Women don’t want a publicly apologize if what that apology exists to do is centre yourself in the spotlight again.
There is no other conceivable reason for him to carry on so breathtakingly fake deep throughout the piece than for his need of being acknowledged publicly. He wants to be seen again. He needs you to know that he feels bad and he is listening. And this is what men who have been accused of sexual assault and misconduct have done, not just in the time of #MeToo, but before as well. It’s this sort of if-a-tree-falls-in-the-woods-does-anybody-hear-it line of thought: If we don’t see you apologize, has it actually made any difference? If this essay exists as a lesson for anything it is that men should never be compelled to apologize only if it makes them look better. Because it doesn’t.
I don’t know how to articulate it any more clearly that men get priority when it comes to space or platform; that they can immediately walk through life, through a meeting room or courtroom and not be met with questions of authenticity. Systems and institutions in this life have been structured so men benefit from them, not women, and that’s the near daily struggle many women fight. Ghomeshi— and the editor of the New York Review of Books, who also paints quite the portrait of someone who doesn’t care about the genuine public concern of the former Q host’s return—are so casually ignorant of that truth, but I shouldn’t be surprised by that. While reading this man’s attempt at redemption—where he demands it, rather than simply asking—is exhausting, I am more exhausted by the reality that Jian Ghomeshi isn’t the only one who does this. Most conversation about what to do with the “men of #MeToo” are followed by the gesture that we have to forgive to really move on, and give men a chance to do so when they rarely give us any chance at all.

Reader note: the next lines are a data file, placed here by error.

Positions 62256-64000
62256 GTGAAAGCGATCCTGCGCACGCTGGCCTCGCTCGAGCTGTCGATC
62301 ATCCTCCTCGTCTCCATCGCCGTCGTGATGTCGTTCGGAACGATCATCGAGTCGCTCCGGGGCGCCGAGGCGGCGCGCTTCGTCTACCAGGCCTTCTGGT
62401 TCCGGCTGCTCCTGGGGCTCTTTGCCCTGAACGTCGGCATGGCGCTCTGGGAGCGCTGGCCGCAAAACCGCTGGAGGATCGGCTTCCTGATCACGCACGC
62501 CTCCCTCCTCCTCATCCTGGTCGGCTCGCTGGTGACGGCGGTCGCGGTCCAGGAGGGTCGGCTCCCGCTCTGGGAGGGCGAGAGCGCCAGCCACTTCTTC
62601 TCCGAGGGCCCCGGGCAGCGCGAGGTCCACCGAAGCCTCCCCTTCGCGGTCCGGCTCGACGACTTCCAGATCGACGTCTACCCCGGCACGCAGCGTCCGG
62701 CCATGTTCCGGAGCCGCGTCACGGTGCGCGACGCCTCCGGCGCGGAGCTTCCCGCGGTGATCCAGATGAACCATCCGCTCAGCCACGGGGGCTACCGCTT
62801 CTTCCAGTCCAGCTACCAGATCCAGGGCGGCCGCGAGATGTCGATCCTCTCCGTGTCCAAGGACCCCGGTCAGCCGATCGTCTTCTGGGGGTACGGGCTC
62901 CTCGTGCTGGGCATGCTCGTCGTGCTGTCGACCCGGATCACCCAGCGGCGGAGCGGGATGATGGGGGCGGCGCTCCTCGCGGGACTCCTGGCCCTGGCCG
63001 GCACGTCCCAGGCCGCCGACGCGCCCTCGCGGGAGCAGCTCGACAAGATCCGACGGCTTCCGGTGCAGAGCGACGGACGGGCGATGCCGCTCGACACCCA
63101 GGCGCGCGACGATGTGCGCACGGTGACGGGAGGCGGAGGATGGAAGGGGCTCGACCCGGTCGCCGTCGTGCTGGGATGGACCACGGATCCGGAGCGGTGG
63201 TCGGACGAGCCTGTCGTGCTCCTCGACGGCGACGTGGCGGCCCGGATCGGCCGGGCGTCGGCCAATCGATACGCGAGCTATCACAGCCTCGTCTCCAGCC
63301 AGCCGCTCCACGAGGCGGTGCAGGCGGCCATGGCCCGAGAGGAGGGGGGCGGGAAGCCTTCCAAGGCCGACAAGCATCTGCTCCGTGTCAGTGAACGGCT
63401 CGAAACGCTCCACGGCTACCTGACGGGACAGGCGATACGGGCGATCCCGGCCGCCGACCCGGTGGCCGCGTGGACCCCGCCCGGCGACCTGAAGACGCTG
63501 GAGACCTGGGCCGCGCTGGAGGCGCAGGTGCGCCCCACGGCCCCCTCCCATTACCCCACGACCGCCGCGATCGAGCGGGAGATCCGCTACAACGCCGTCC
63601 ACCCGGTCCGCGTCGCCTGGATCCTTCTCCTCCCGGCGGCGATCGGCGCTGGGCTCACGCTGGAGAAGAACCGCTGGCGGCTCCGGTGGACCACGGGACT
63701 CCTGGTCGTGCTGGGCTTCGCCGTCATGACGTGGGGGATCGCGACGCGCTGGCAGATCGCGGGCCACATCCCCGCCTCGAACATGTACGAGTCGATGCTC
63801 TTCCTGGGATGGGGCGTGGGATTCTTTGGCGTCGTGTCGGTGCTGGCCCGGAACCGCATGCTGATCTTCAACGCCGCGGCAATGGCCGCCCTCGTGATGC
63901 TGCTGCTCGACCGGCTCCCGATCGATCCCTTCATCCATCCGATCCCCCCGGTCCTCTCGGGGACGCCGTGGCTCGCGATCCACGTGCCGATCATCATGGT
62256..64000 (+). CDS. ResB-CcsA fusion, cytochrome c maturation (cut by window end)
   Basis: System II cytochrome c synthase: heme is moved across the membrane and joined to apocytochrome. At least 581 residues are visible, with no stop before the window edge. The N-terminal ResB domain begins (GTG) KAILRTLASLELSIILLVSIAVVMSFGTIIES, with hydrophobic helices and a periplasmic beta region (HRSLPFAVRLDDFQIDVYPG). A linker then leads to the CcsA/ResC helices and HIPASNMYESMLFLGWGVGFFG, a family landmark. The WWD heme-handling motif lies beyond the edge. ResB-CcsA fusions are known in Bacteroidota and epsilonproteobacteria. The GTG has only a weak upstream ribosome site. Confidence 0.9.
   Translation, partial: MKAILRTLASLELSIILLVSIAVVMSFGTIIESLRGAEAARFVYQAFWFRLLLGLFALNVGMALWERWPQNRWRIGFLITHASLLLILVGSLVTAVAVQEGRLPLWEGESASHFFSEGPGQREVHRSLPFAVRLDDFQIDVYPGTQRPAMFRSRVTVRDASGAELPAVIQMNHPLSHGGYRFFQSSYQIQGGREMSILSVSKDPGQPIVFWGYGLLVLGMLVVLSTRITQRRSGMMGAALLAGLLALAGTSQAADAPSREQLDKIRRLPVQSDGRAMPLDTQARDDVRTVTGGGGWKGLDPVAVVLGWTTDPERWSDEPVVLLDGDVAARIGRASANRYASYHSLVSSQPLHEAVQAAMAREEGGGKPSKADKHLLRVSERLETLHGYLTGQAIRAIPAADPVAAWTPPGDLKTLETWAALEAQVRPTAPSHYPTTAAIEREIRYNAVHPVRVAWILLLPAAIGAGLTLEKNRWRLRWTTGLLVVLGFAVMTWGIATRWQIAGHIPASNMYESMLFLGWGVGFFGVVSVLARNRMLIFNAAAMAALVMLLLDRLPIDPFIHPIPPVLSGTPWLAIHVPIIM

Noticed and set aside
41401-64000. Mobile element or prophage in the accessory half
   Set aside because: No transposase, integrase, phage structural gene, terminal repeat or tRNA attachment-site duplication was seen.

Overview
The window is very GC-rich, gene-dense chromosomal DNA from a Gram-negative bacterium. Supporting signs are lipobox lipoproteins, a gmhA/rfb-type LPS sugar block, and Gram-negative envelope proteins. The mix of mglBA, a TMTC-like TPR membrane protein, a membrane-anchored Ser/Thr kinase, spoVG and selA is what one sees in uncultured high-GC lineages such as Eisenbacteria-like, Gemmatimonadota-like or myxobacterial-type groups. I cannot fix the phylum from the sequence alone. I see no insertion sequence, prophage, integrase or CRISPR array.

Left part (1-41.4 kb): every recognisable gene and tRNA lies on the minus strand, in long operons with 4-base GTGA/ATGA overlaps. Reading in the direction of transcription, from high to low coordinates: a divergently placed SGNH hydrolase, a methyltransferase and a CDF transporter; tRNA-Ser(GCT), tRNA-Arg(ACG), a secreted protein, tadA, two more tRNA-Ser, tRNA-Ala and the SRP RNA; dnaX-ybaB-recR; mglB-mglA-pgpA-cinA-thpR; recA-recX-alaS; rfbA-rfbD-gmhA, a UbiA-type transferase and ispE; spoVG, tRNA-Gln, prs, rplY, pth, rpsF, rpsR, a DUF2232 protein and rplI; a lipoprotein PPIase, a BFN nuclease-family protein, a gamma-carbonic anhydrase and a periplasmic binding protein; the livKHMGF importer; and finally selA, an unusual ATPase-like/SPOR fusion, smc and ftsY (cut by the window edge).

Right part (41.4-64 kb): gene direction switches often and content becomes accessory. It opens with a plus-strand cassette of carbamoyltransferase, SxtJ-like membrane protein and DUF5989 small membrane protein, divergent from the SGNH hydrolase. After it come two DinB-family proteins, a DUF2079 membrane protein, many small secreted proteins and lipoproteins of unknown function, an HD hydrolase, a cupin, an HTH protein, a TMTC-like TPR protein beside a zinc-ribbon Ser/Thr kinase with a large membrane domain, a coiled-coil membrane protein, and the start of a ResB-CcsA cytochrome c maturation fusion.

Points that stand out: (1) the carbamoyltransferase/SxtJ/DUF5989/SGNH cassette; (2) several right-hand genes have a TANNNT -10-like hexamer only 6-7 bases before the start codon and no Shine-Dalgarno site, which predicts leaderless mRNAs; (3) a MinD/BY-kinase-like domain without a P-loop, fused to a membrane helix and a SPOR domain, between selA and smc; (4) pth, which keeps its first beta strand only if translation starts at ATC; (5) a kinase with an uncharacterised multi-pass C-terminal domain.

Women don’t want a publicly apologize if what that apology exists to do is centre yourself in the spotlight again. That contradicts the purpose of an apology. Ghomeshi, and most men for that matter, have to apologize for the ways they unconsciously (or consciously) prioritize their voices over women’s. That’s all we want, truthfully. To be acknowledged instead of a catalyst in your epiphany. Is it really that hard to believe that we are human, too, and deserving of space and time in the precise ways you are? I think that is the most baffling thing about this essay, and still the way men move online and in public, is that even in the most extreme of circumstances, they don’t want to give up the power they believe they have through sincerely atoning for their misdeeds. Asking men to simply “do better” isn’t enough anymore.